Joe Biden is all set to take charge as the 46th American President on January 20, 2021, in what is to the world now known as the infamous Capitol Hill, Washington DC. Democrats in the US are rejoicing the Biden’s Trump, delighted over the ousting of Trump and the closure of what they term as one of the most embarrassing and painful episodes of American political history. Having said that, the rest of the world is eyeing the event differently whilst each country is calculating its own equation with the new team in the White House. How geopolitics and geo-economics unfold with the incoming Joe Biden is yet to be seen.
In this backdrop, Islamabad is also observing the situation closely. Biden knows Pakistan very well and has traveled to the country several times as Vice President. He was one of the principal architects, along with Senator John Kerry of the Kerry-Lugar Berman Act of 2009 that paved the way for the US to provide annual civilian assistance of $1.5 billion to Pakistan between 2010 and 2014. Biden also considers Islamabad as a significant player in the region.
For now, it seems that the history of fluctuating bilateral relations will face another watershed moment under the Joe Biden administration. His rise to power is unlikely to drastically change the issue-specific and transactional nature of the relationship between the two nations However; it will most probably present Pakistan with opportunities to strengthen its strategic and economic ties with Washington. In particular, Washington cannot ignore Islamabad, when it is taking an exit from Kabul. Leaving Afghanistan also allows the White House the chance to redefine its interests in the region.
First of all, it is expected that human rights violations in Indian and particularly within the Indian administrated Kashmir (IAK) would get more attention in the American power corridors. Kamala Harris, the vice president-elect of the United States, is on record to have highlighted Indian oppression of Kashmiris and the treatment meted out to Indian minorities within the Union.
This would augment Pakistan’s efforts in highlighting Indian atrocities in Kashmir and allegedly mishandling of minorities across the country. Though, Biden in parallel will continue to pressure Pakistan to make improvements in the human rights domain, along with the expectation of further action from Pakistan against armed groups based within its borders, targeting India.
Not to forget, America’s desire to blunt China’s ambitious Belt and Road initiative and contain its rise as a global power means its strategic and geopolitical interests in the Indo-Pacific region will remain more aligned with India than Pakistan. Hence, Biden will certainly keep supporting India against China in the region, but unlike Trump, he is also likely to take steps for restoring Washington’s role as a strategic balancer between Islamabad and New Delhi. Additionally, realms of balancing act within South Asia, climate change, international trade, and adopting a more subtle approach to mitigate the strategic damage control, which was made essential by Trump’s informal leadership style, would remain as the primary focus of the Islamabad-Washington equation.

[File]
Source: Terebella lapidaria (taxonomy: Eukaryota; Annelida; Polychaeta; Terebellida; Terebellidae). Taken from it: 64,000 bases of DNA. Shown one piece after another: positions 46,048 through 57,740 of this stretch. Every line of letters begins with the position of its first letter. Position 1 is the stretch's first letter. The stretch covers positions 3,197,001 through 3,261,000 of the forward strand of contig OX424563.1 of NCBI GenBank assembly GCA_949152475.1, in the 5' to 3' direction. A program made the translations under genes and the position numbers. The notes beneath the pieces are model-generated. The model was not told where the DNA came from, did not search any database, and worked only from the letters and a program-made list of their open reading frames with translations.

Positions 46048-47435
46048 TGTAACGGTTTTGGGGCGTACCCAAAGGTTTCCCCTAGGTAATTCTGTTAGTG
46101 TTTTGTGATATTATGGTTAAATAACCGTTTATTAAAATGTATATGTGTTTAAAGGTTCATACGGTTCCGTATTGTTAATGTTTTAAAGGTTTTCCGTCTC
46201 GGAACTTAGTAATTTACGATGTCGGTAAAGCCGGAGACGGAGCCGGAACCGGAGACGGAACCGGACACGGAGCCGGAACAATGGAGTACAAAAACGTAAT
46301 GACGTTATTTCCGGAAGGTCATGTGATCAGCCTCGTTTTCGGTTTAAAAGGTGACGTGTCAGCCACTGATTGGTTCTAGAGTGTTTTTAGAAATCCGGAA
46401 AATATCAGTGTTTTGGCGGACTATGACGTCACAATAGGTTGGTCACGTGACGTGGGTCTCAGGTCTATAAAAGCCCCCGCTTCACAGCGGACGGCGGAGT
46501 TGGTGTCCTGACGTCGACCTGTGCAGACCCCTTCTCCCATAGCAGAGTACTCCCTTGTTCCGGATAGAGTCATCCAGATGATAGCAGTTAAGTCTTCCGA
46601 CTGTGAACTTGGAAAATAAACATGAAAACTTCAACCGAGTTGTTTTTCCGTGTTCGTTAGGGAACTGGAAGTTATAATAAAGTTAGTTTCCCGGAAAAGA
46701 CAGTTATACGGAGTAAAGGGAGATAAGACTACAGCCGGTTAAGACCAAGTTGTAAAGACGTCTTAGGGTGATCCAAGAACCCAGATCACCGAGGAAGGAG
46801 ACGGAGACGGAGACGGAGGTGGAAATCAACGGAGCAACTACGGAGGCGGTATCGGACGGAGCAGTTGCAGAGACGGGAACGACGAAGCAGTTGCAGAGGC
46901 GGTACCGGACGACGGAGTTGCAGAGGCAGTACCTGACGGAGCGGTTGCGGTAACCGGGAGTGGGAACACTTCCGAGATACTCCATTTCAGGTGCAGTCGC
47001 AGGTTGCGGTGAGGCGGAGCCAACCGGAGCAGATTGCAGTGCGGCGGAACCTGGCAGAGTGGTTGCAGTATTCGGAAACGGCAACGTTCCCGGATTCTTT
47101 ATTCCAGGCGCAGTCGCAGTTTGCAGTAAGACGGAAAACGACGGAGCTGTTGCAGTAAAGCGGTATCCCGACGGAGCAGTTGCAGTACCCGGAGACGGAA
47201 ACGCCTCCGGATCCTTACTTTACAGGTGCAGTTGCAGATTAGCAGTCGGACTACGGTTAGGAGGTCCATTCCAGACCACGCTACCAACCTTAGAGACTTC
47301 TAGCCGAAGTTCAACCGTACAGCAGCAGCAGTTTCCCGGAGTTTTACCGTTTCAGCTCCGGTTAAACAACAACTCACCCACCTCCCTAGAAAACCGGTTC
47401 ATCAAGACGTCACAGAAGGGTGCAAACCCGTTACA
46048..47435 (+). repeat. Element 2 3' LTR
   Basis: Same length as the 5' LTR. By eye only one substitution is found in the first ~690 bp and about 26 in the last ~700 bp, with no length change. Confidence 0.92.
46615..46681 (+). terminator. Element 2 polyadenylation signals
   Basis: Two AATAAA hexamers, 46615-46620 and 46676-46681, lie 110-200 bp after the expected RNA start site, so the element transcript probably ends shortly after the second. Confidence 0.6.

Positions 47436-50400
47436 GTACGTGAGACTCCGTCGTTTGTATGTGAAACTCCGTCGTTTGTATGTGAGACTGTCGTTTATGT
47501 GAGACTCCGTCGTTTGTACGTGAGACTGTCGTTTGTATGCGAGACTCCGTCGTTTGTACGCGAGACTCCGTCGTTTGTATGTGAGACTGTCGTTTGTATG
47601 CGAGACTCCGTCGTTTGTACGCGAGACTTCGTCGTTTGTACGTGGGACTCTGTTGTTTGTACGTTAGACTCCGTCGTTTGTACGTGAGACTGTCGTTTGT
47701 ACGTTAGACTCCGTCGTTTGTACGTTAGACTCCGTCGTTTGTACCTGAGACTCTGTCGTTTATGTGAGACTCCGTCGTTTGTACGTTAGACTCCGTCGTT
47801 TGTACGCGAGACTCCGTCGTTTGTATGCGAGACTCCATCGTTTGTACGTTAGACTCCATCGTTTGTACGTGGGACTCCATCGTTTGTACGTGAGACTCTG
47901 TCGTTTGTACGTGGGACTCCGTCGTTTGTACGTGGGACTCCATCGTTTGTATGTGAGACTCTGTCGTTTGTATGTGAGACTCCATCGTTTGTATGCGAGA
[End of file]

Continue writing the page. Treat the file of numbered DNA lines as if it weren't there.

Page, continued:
For Pakistan vis-à-vis the US, three areas remain crucial. First, the Afghan Peace Process and converging of interests between Washington and Islamabad. Second, the need for an appropriate balance between US-Pakistan and US-India relations. Thirdly, Pakistan’s position on the Abraham Accord in the overall context of the Middle East and the Islamic world.
The current momentum of the Afghan peace process is already witnessing some so-called spoilers in the Afghan government and the Indian strategic community, who feel that the trajectory of US policy in Afghanistan will leave very little room for the Doval boys to keep the Pak-Afghan region boiling.
Pakistan’s next important area of converging interest with Biden’s team will be the new Middle East being shaped by the Abraham Accord. Pakistan enjoys a special place in the Middle East across the great divide of the Persian Gulf and has maintained a balanced policy in the region, so far. It would likely to continue with a principled but passive stance over the issue.
In this context, Islamabad would like for a balance in its relations with the US and that of the US with India; while leveraging its position in Afghanistan for a peaceful closure of the decade’s long conflict, besides providing Washington a comfortable exit. Islamabad would also be playing its entire card to avoid any conflict within Afghanistan and also in the region, post troops withdrawal.
Nonetheless, one of the most challenging areas being faced by Islamabad is the US-India strategic partnership and collaboration in the Indo-Pacific region. Moreover, Islamabad-Beijing friendship and strategic cooperation vis-à-vis Indo Pacific alliance will limit Pakistan’s space, especially if other countries in the West and South East Asia start band-waging with the Quad – US, India, Australia, and Japan. This could be the reason for Pakistan recently expanding its diplomatic outreach to maximize its options when it comes to dealing with global affairs.
In a crux, Islamabad has substantial leverage to cooperate with Biden’s team, especially in areas of convergence. Whereas, Pakistan has to engage with caution given Biden understands Pakistan and South Asian affairs. With the induction of Pakistani and Kashmiri origin people in his team, Pakistan will have to become proactive and needs to analyze the potential opportunities/scenarios for bilateral cooperation. For which Pakistan needs to galvanize its intellectual community and Pakistani diaspora in the US to maintain a balanced policy.